Earlier in the day, Intel said it will license its Pentium processor design to the U.S. Department of Energy in a royalty-free deal for the development of custom-made, radiation-proof processors for space and defence purposes. The energy secretary said Intel's sharing of proprietary Pentium designs with the government may save taxpayers tens of millions of dollars and provide the government with a nearly tenfold increase in processing power over the highest performing technology in use today.
Intel will license the design to the DOE's Sandia National Laboratories, which is responsible for microelectronics research and development. Sandia, based in Albuquerque, New Mexico, will develop a custom, radiation-hardened version of the Pentium processor for use in satellites, space vehicles and defence systems. Radiation hardening during manufacture protects systems and applications from later exposure to the radiation present in cosmic rays. Without pre-emptive exposure, the electronics could go haywire.
Sandia National Laboratories, NASA's Jet Propulsion Laboratory , the Air Force Research Laboratory , and the National Reconnaissance Office will collaborate on the Pentium processor redesign to meet each agency's radiation-hardened microprocessor requirements. Some of the applications will include earth satellites, space probes, missile defence and other advanced military systems.
Richardson said that he was so impressed with the public-minded nature of Intel's gesture, that he flew into the San Francisco Bay Area in spite of the region's crippling power outage that turned out the lights to almost 380,000 residents. "What department did you say you were with?" quipped one reporter during the press conference.
The rad-hard chips, which Sandia hopes to produce in three years, will enhance space exploration, help protect the nation's nuclear armaments and provide more resilient satellites, according to Richardson and administrators from NASA's Jet Propulsion Laboratory (JPL), the Air Force Research Laboratory (AFRL), and the National Reconnaissance Office. "This is a unique opportunity to significantly advance the state-of-the-art in space and defence electronics," Richardson said. "Now the U.S. will be able to plumb the depths of space. . .on the power of the Pentium chip."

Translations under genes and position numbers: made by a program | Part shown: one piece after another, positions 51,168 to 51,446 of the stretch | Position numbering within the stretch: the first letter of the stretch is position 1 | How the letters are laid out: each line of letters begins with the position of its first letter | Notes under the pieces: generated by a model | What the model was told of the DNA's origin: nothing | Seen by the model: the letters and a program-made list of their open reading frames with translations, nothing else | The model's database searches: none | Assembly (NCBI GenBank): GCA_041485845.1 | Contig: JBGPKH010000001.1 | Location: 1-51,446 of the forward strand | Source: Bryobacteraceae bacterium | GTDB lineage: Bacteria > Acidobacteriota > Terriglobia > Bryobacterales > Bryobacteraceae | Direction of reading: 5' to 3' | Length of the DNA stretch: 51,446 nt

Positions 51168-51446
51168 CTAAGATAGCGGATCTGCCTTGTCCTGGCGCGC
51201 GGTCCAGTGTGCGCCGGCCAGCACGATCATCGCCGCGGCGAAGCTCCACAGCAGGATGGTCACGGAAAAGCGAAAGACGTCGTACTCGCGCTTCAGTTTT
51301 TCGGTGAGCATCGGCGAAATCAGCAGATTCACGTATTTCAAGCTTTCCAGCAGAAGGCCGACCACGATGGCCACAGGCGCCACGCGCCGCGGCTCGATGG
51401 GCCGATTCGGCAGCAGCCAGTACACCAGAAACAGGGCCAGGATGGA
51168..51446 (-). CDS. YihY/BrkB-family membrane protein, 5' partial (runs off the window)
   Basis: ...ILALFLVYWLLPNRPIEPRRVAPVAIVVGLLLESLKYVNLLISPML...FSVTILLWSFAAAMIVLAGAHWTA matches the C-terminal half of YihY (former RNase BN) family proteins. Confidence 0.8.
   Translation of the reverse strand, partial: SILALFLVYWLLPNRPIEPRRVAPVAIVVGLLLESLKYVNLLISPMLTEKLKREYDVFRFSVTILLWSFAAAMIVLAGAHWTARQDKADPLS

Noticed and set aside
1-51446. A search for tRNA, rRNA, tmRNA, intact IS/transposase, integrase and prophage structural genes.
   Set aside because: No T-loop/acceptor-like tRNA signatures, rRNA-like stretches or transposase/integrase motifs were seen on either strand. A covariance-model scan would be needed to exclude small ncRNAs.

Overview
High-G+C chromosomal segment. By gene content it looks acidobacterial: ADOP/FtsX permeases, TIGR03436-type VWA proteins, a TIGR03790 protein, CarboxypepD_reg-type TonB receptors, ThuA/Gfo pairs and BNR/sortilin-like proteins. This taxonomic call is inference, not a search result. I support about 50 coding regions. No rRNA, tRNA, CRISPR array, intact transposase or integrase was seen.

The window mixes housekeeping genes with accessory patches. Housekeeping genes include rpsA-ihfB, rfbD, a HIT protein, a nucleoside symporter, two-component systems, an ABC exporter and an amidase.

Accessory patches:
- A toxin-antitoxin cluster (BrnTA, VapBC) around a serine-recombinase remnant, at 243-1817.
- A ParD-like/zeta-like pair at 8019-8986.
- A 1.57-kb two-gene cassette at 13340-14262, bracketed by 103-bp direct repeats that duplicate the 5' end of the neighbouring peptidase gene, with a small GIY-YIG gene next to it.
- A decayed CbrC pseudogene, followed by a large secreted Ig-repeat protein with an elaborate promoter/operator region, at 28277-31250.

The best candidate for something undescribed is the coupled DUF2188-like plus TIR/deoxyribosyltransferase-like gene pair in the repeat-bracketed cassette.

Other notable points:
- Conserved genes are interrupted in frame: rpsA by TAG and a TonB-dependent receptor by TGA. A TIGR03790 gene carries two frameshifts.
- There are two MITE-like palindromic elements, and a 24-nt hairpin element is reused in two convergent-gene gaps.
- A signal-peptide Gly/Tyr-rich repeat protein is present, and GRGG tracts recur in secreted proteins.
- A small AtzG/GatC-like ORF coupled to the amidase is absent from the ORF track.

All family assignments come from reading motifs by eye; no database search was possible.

Radiation, such as that encountered in space or in the proximity of nuclear materials, causes malfunctions in many microelectronic devices, Richardson said, and may have led to failures such as last summer's satellite outage that interrupted service to pagers nation-wide.
Keith Hall, director for the NRO, said the nation's super-secret spy satellite agency expects the rad-hard Pentiums to help reduce the weight and size of reconnaissance spacecraft, and to improve their longevity. The press conference was a rare outing for the NRO. The agency has operated since the 1960s, but the U.S. government only acknowledged its existence in 1992, Hall said.
Sandia labs executive vice president John Crawford said first availability of the rad-hard chips will begin in three years, with commercial production due to start the following year. Sandia will be working with one or more private-sector semiconductor manufacturers to produce the chips, which will be made available only to U.S. companies. The companies that will produce the chips were not identified.
Contributions from Reuters